You spend a lot of time at work – sometimes more than 40 hours a week. In fact, if you’re spending about 50 hours a week at the office that’s 30 percent of your total time in the week – just working. Dealing with coworkers, office politics, and supervisors – the list goes on. Many companies, when they reach a certain growth mark, begin to focus more on the vision and culture of the company. This top-down culture trickle usually proves to be positive change that gives both new and loyal employees a foundation of values to lean on.
However, if the culture isn’t a good fit for you or if there isn’t any at all, a job can become paralyzing quickly and lead to toxic attitudes that infect everyone they come in contact with. The best strategy is to do your research before you even apply at a company. How, you ask?
A little preliminary fieldwork
For the unemployed, the tendency to become desperate for work can become overwhelming. The job market is tough and after weeks/months of searching you may be inclined to just take the first offer that drops in your lap. That’s all fine and dandy – just make sure you’re only throwing your hat in the ring with companies you really want to work for. In order to determine this some digging is required as well as some self-reflection.
What environment do you thrive in?
Are you somebody that enjoys close-knit community culture – social mixers, weekend retreats, ropes course, team-building, etc.? Or maybe you’re more reserved and shy away from family barbecues and trust-falls. Either way, the more clear your picture of your ideal work environment the easier it will be to identify it when you find it.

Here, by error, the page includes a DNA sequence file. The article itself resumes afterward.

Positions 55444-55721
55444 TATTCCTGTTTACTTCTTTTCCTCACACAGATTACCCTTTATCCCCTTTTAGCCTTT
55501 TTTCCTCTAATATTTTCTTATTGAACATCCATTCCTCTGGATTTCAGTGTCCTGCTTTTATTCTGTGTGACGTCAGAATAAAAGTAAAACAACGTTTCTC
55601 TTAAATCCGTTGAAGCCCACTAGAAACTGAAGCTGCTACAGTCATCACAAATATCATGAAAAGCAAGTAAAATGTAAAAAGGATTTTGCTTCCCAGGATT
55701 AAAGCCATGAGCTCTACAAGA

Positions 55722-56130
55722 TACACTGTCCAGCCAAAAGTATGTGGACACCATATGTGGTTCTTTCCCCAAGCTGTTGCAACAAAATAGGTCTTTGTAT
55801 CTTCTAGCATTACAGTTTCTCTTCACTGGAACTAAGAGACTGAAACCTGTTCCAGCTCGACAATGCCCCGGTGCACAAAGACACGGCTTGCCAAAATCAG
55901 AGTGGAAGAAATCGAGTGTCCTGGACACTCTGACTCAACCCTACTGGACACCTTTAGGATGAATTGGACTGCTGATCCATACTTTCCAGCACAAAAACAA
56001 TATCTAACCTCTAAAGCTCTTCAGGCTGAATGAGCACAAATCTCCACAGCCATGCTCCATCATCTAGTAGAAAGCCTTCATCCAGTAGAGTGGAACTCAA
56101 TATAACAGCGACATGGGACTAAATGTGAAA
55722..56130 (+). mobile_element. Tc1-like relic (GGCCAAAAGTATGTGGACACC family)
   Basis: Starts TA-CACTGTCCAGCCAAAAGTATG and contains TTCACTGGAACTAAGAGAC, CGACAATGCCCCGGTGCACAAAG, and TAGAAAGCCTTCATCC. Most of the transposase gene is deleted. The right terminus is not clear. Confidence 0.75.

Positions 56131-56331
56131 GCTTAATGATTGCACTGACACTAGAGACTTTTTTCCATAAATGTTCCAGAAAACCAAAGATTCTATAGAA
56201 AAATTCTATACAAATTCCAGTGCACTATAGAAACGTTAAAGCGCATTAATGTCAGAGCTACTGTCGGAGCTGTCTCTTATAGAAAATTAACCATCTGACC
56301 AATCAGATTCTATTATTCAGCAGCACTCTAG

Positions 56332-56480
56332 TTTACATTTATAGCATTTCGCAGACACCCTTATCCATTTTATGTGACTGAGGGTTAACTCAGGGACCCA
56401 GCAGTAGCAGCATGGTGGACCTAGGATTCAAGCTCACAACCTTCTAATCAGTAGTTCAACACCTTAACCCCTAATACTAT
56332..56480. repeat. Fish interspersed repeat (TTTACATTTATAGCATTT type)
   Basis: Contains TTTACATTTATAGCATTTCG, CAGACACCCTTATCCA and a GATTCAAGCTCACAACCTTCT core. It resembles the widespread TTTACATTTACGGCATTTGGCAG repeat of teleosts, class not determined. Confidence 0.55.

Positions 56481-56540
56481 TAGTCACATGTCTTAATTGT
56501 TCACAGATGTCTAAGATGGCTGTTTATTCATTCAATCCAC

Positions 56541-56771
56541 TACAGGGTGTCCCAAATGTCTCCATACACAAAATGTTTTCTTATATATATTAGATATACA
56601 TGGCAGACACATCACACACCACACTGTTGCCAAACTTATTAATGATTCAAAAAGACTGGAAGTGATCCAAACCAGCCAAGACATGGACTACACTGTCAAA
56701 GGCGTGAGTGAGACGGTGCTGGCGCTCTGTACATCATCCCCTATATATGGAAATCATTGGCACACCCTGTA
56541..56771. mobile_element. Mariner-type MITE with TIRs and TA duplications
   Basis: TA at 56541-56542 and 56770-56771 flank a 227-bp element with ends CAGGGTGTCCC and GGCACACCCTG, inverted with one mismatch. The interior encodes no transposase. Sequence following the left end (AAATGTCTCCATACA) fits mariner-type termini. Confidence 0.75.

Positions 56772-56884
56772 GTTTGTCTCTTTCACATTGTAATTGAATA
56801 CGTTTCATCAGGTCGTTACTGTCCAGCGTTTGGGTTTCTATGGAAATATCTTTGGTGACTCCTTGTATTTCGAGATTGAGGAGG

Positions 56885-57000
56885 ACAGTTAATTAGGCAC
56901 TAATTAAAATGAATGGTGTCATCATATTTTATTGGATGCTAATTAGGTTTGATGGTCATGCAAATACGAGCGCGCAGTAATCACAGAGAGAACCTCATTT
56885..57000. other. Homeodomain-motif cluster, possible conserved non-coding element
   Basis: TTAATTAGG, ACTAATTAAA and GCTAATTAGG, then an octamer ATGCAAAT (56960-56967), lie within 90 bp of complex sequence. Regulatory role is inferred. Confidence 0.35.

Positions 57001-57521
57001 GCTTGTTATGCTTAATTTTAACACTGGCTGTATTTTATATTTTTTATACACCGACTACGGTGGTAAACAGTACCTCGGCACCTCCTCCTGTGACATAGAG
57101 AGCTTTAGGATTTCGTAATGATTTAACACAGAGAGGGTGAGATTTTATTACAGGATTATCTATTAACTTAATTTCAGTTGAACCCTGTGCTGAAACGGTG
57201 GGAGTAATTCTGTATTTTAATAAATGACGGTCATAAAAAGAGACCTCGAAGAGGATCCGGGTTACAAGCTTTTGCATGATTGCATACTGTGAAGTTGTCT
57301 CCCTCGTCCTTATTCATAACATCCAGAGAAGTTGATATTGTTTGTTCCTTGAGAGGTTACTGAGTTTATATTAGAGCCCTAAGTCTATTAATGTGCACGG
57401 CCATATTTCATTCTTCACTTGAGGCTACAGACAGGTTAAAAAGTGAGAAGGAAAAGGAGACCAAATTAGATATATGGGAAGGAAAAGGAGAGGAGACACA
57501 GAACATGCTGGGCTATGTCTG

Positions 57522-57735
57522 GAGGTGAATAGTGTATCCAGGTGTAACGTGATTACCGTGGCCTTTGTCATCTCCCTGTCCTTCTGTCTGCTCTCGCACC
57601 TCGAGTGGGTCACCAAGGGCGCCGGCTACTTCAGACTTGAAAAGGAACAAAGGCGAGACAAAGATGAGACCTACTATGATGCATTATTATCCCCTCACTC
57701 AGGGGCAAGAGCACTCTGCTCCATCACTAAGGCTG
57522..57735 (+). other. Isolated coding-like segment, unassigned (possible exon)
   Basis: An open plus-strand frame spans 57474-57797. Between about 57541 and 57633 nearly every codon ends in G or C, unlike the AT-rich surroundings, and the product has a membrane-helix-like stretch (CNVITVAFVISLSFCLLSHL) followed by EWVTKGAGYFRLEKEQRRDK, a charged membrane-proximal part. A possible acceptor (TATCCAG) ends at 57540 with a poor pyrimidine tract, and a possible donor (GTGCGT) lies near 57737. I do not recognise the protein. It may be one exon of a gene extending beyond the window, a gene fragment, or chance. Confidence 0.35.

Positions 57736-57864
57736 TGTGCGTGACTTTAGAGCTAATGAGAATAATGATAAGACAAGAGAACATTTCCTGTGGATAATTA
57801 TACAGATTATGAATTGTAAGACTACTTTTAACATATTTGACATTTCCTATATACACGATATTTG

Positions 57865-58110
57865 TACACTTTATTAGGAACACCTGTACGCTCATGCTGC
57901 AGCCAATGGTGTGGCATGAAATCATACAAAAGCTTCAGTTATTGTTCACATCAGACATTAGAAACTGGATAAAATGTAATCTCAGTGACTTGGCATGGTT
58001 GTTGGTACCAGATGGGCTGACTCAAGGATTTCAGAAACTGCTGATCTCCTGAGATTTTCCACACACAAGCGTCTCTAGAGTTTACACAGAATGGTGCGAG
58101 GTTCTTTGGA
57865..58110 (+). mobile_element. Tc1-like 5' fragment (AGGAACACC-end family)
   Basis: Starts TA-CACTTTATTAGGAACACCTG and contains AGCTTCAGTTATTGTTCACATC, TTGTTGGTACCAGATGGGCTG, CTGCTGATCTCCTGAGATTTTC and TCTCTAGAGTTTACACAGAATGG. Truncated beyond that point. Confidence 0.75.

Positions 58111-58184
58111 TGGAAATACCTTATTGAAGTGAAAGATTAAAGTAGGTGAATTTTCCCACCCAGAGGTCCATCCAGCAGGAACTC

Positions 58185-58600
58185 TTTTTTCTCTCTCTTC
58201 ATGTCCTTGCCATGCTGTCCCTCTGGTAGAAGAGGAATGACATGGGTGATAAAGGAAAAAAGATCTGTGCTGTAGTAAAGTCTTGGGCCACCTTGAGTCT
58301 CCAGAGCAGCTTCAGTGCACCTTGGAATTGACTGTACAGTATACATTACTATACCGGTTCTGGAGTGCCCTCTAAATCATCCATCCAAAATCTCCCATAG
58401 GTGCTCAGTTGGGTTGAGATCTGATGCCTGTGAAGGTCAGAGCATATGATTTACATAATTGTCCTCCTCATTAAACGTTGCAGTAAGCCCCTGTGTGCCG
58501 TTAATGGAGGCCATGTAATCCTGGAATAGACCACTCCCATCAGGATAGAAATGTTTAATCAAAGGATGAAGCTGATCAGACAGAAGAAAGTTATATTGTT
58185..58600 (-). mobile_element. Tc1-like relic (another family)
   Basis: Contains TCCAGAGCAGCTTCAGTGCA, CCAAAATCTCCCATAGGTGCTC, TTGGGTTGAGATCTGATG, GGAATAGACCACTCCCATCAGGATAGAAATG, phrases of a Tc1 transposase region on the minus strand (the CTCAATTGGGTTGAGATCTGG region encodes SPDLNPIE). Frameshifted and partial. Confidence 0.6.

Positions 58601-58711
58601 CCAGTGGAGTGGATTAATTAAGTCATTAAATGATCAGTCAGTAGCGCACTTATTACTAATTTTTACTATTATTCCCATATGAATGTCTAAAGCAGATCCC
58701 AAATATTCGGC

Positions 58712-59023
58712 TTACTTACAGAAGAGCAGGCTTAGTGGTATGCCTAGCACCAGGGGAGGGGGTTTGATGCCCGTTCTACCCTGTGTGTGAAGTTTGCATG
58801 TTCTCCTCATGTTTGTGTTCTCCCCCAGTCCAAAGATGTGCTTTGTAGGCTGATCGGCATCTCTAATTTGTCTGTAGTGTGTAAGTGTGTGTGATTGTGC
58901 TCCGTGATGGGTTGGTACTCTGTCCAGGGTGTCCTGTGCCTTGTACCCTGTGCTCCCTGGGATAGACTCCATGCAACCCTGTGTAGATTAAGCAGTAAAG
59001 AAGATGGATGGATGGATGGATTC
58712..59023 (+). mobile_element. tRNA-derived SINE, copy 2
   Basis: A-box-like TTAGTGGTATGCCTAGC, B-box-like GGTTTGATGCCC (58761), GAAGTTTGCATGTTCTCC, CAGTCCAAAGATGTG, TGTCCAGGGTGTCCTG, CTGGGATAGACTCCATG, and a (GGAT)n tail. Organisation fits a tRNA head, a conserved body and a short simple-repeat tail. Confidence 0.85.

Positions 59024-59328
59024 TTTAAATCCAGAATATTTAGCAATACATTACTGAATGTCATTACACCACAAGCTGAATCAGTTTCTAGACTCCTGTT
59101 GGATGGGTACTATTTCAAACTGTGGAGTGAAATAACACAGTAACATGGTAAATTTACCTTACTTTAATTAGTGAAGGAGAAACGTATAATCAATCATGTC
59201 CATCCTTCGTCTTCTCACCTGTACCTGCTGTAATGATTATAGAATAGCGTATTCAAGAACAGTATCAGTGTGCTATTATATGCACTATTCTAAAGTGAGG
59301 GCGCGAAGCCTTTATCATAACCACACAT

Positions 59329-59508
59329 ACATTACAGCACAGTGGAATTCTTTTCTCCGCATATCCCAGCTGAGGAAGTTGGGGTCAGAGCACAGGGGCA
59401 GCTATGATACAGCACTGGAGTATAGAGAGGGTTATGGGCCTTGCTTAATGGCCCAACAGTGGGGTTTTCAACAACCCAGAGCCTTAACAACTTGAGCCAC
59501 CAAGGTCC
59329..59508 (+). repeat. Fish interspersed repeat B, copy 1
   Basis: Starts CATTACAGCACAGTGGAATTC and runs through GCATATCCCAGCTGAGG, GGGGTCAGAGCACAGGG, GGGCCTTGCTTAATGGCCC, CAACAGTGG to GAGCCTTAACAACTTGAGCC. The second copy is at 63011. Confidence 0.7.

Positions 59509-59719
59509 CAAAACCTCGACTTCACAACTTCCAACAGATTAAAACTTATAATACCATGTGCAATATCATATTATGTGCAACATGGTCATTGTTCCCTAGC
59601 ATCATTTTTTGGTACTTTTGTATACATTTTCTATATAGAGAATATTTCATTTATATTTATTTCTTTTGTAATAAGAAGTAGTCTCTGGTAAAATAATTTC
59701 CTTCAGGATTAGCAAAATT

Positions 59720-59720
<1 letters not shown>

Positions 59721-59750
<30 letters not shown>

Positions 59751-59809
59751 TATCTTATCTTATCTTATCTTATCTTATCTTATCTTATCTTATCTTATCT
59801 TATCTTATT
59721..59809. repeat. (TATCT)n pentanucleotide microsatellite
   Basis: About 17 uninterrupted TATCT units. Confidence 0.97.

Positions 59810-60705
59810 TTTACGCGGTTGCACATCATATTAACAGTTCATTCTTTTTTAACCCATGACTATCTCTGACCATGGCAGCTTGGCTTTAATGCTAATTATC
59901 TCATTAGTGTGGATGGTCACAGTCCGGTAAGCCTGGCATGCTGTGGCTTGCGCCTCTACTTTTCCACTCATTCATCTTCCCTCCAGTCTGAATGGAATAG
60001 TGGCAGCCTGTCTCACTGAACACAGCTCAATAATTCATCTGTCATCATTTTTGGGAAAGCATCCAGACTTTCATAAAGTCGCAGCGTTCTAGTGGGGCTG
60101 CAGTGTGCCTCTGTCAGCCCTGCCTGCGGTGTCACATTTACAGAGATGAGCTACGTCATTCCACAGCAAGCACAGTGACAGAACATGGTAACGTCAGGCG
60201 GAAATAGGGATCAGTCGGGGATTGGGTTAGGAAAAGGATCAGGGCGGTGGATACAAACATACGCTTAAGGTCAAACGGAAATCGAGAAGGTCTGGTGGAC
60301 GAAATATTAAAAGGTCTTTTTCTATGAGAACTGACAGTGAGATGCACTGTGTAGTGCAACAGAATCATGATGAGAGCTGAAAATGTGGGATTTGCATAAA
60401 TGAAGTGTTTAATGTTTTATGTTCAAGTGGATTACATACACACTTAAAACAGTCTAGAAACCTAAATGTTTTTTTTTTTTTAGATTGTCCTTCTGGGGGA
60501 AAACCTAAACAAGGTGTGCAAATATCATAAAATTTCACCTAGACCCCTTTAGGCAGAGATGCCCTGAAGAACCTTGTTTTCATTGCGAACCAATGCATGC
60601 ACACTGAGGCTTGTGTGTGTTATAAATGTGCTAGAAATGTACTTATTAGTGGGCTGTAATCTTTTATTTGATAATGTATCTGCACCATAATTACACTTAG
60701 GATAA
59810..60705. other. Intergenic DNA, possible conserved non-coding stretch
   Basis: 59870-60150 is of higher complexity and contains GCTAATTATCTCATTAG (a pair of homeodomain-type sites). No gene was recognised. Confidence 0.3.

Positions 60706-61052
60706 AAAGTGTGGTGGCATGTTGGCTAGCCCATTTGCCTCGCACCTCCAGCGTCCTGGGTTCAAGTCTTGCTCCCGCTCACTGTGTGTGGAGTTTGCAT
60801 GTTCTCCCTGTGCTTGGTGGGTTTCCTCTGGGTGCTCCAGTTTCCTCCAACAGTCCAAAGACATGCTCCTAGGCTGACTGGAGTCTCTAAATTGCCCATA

Where to look for culture clues
- Explore the company’s website hints about their culture. While some companies have entire sections/pages dedicated to their “core values” others may have it hidden in a few lines on the “About Us” page or buried in their job openings.
- Glassdoor and Salary.com contain current and past employee company reviews. While you should take these reviews with a grain of salt, try to pick up on common threads between reviews to determine the common pros/cons to the company’s culture, or lack thereof.
- A company’s social network profiles (particularly LinkedIn and Facebook), while groomed and tailored for clients, can shed some light on the number of people employed there, what their skills and backgrounds are, and potentially what their working on right now.
During the interview
So you did your homework, applied, got an interview – now what? Well, your investigation isn’t over; there is still more valuable information to attain. Don’t we don’t want you showing up, armed with questions, and ready to explode. There is always a time, commonly near the close of the interview, that a hiring manager, department manager, or interviewer will give you the opportunity to ask any questions you may have.
- Ask specifically about the company’s culture. Just throw it out there – ask them to describe it and what working at the company is like. Questions like: Their favorite part about working there? Least favorite part? How many hours a week do they spend at work a week? Do they hang out together after work?
- Ask what it means to be a “team player,” and what it takes to get bonuses/promoted.
- Does the company offer performance or responsibility-based rewards?
- Inquire, but don’t brood over, things like benefits, remote work, 401k (or lack thereof), and perks.
With any luck some of these research and interview tips will help you figure out if a company’s culture is a perfect fit for you.